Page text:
תמונות בעמוד


IN grey-haired Celia's withered arms
As mighty Lewis lay,
She cried, ‘If I have any charms,
My dearest, let's away!
For you, my love, is all my fear,
Hark how the drums do rattle ;
Alas, sir! what should you do here
In dreadful day of battle
Let little Orange stay and fight,
For danger's his diversion; 10
The wise will think you in the right,
Not to expose your person.
Nor vex your thoughts how to repair
The ruins of your glory;
You ought to leave so mean a care
To those who pen your story.
Are not Boileau and Corneille paid
For panegyric writing :
They know how heroes may be made
Without the help of fighting. 20
When foes too saucily approach,
'Tis best to leave them fairly;
Put six good horses in your coach,
And carry me to Marly.
Let Bouflers, to secure your fame,
Go take some town, or buy it;
Whilst you, great sir, at Nostredame,
Te Deum sing in quiet!’

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READING ends in melancholy;
Wine breeds vices and diseases;

Wealth is but care, and love but folly;
Only friendship truly pleases.

My wealth, my books, my flask, my Molly,
Farewell all, if friendship ceases.


1 WHITHER would my passion run,
Shall I fly her, or pursue her?
Losing her, I am undone;
Yet would not gain her, to undo her.

2 Ye tyrants of the human breast,
Love and reason! cease your war,

And order death to give me rest;
So each will equal triumph share.


1 STREPHONETTA, why d'ye fly me,
With such rigour in your eyes?
Oh! 'tis cruel to deny me,
Since your charms I so much prize.

2. But I plainly see the reason,
Why in vain I you pursued;
Her to gain 'twas out of season,
Who before the chaplain wooed.

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1 CoME, weep no more, for 'tis in vain;
Torment not thus your pretty heart;
Think, Flavia, we may meet again,
As well as, that we now must part.

2 You sigh and weep; the gods neglect
That precious dew your eyes let fall:
Our joy and grief with like respect
They mind; and that is, not at all.

3 We pray, in hopes they will be kind,
As if they did regard our state:
They hear; and the return we find
Is, that no prayers can alter fate.

4 Then clear your brow, and look more gay,
Do not yourself to grief resign;
Who knows but that those powers may
The pair, they now have parted, join!

5 But, since they have thus cruel been, And could such constant lovers sever; I dare not trust, lest now they’re in, They should divide us two for ever.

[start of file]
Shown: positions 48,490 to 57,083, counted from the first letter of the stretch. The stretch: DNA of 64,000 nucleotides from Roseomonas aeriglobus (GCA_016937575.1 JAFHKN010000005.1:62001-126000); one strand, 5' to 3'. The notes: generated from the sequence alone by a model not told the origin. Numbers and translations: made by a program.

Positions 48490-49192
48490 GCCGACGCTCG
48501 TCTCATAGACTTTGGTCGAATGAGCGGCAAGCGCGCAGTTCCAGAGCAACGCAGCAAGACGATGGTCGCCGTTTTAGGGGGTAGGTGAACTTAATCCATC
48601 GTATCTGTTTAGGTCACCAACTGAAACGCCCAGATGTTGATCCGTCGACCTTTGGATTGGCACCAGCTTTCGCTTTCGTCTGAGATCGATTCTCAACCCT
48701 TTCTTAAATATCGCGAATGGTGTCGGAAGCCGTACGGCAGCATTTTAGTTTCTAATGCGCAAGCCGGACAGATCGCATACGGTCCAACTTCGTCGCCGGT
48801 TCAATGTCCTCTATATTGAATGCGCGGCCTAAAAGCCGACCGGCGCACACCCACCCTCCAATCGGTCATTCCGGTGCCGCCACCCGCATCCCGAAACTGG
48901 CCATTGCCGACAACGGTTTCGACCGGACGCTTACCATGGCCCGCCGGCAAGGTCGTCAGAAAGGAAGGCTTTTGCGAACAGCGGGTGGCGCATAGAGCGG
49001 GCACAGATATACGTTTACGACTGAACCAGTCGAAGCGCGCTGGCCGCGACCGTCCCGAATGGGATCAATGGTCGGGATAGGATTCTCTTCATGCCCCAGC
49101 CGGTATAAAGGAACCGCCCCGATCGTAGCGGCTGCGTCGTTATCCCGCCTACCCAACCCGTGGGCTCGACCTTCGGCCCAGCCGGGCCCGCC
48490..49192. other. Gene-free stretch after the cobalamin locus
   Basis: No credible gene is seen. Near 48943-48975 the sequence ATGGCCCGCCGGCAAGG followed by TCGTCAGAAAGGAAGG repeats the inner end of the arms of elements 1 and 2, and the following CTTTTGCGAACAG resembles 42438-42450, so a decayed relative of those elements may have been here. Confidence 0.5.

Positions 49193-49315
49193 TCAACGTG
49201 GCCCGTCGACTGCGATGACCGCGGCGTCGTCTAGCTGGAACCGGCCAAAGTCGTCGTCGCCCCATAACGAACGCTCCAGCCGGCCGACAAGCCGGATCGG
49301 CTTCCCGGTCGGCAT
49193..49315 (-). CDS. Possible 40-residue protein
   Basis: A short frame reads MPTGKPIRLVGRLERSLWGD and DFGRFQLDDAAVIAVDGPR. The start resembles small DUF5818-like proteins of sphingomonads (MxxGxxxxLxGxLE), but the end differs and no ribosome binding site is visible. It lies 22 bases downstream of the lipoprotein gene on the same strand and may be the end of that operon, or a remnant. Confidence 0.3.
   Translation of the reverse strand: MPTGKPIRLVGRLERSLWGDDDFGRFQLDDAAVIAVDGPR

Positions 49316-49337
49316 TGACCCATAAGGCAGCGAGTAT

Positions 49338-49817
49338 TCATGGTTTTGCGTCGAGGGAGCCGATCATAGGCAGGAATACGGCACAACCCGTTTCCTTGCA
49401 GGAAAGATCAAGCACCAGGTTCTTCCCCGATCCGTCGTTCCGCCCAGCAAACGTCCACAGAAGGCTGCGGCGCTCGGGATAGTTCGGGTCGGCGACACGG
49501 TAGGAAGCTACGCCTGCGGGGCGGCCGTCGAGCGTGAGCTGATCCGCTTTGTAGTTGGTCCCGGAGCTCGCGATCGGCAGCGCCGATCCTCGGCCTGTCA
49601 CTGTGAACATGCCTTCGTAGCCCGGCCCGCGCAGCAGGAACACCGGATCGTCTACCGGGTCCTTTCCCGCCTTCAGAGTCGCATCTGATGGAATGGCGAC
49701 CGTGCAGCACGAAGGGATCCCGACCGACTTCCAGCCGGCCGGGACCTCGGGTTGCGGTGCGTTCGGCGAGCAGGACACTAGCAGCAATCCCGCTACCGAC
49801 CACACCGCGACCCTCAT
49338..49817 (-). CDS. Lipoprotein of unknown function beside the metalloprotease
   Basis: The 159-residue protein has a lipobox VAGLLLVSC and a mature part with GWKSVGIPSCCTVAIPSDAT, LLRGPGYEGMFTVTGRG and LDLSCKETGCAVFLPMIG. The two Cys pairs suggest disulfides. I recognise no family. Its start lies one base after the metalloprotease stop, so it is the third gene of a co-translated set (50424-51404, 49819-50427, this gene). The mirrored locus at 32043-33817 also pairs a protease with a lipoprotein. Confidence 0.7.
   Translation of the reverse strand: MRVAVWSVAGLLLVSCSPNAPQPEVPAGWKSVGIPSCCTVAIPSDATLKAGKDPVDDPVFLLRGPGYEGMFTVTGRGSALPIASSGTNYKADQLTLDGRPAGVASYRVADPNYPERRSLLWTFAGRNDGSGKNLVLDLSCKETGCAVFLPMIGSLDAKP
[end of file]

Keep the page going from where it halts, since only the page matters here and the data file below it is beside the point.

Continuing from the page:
6 Then, Flavia, come, and let us grieve,
Remembering though upon what score;
This our last parting look believe,
Believe we must embrace no more.

7 Yet, should our sun shine out at last;
And fortune, without more deceit,
Throw but one reconciling cast,
To make two wandering lovers meet;

8 How great then would our pleasure be,
To find Heaven kinder than believed;
And we, who had no hopes to see
Each other, to be thus deceived!

9 But say, should Heaven bring no relief,
Suppose our sun should never rise:
Why then what’s due to such a grief,
We’ve paid already with our eyes.

1 Let perjured fair Amynta know,
What for her sake I undergo;
Tell her, for her how I sustain
A lingering fever's wasting pain;
Tell her, the torments I endure,
Which only, only she can cure.

2. But, oh! she scorns to hear, or see,
The wretch that lies so low as me;
Her sudden greatness turns her brain,
And Strephon hopes, alas! in vain;
For ne'er 'twas found (though often tried)
That pity ever dwelt with pride.

1 PHILLIS, since we have both been kind,
And of each other had our fill;
Tell me what pleasure you can find,
In forcing nature 'gainst her will.

2 "Tis true, you may with art and pain Keep in some glowings of desire; But still those glowings which remain

Are only ashes of the fire.

3 Then let us free each other's soul,
And laugh at the dull constant fool,

Who would love's liberty control,
And teach us how to whine by rule.

4 Let us no impositions set,
Or clogs upon each other's heart;
But, as for pleasure first we met,
So now for pleasure let us part.

5 We both have spent our stock of love, So consequently should be free; Thyrsis expects you in yon grove; And pretty Chloris stays for me.


1 PHILLIS, this pious talk give o'er,
And modestly pretend no more;
It is too plain an art;
Surely you take me for a fool,
And would by this prove me so dull,
As not to know your heart.

2 In vain you fancy to deceive,
For truly I can ne'er believe
But this is all a sham;
Since any one may plainly see,
You'd only save yourself with me,
And with another damn.


1 STILL, Dorinda, I adore;
Think I mean not to deceive you;
For I loved you much before, .

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